I know, it’s 20 years old where on earth am I going to encounter Windows 3.1? That’s what i thought too, then we encountered the mother of all laser cutting machines (and not that old) being run on Windows 3.1. Once the prerequisite nostalgia had passed we were left with a rather large issue.
When faced with the prospect of retiring Windows XP from a network, the task can become quite a headache both financially and technically. The two most common choices are either replacement of existing hardware or migration to a Virtual Desktop Infrastructure (VDI). Each has it’s merits and drawbacks and I’ll set them out briefly below. Bearing in mind that this is a big project and every business case will be different it would be wise to enlist the help of a company or consultant that can guide the process.
So you’ve finally made the decision that you can’t in fact wait or bury your head in the sand and hope the Windows XP retirement doesn’t affect you?
It’s all well and good if you’ve only a couple of PC’s / Laptops but what about if you’ve a tight budget or 20+ PC’s all with OEM office? Suddenly the replacement costs are running to 4 or 5 figure sums and the Finance people are starting to cry.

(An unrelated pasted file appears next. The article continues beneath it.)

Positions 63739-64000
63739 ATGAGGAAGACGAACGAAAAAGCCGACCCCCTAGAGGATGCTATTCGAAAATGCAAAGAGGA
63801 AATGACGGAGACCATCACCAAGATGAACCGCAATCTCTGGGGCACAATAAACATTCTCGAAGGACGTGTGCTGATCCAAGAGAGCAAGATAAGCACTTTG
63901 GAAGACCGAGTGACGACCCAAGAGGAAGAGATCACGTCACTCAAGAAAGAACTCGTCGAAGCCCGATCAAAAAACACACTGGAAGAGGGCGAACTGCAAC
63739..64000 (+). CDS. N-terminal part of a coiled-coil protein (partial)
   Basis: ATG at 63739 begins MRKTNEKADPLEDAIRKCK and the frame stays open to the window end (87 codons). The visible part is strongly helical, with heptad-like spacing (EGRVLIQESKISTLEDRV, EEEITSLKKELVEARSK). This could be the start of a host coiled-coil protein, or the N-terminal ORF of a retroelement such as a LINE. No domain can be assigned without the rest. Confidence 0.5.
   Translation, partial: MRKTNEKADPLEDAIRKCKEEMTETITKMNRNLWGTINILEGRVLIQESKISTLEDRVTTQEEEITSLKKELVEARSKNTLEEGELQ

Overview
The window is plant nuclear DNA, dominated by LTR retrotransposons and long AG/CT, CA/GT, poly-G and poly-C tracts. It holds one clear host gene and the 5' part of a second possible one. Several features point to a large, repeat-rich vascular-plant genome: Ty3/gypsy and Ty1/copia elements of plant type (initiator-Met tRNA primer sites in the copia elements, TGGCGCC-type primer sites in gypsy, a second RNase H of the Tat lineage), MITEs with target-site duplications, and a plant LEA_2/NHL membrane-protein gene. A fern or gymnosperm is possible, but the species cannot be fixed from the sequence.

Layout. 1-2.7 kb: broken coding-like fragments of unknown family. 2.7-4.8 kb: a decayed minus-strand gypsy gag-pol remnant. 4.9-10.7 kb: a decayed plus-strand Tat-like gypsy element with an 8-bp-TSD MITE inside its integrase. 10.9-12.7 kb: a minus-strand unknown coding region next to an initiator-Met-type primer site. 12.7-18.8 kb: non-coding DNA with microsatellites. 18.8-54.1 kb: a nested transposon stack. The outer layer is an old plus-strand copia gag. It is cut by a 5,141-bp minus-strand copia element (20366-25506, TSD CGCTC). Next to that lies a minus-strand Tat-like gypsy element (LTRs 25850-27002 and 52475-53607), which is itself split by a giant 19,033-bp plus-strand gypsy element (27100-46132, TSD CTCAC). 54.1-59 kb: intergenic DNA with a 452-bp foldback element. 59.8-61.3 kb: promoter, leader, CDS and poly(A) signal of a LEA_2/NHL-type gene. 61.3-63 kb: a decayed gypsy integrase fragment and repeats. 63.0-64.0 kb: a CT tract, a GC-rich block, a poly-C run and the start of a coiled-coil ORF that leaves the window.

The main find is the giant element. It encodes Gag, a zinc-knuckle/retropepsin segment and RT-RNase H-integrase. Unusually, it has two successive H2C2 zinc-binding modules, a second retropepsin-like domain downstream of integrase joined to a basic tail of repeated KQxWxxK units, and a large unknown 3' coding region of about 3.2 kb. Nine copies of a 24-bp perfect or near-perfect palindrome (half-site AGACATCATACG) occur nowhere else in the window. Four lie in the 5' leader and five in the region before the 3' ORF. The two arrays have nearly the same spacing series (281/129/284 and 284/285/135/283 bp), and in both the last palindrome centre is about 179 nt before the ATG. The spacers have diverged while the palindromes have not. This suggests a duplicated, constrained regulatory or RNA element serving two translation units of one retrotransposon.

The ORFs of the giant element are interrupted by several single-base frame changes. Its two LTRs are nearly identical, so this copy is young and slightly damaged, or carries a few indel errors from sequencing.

Tomorrow at 11am GMT Windows 8.1 optional update to Windows XP will roll out. While it’s got a load of new usability promised and is rumored to be more service rich (not the good kind the kind that crashes things unfortunately!) the main positive is the return of the ‘start’ bar.
There are a lot of users who when they hear this first ask what do I care? I’ve never rang Microsoft for support before why would I need to all of a sudden. But this isn’t the issue, support comes in many forms and for an operating system that’s been around since October 2001 the majority of the support is in the form of patches, be they for additional functionality or security.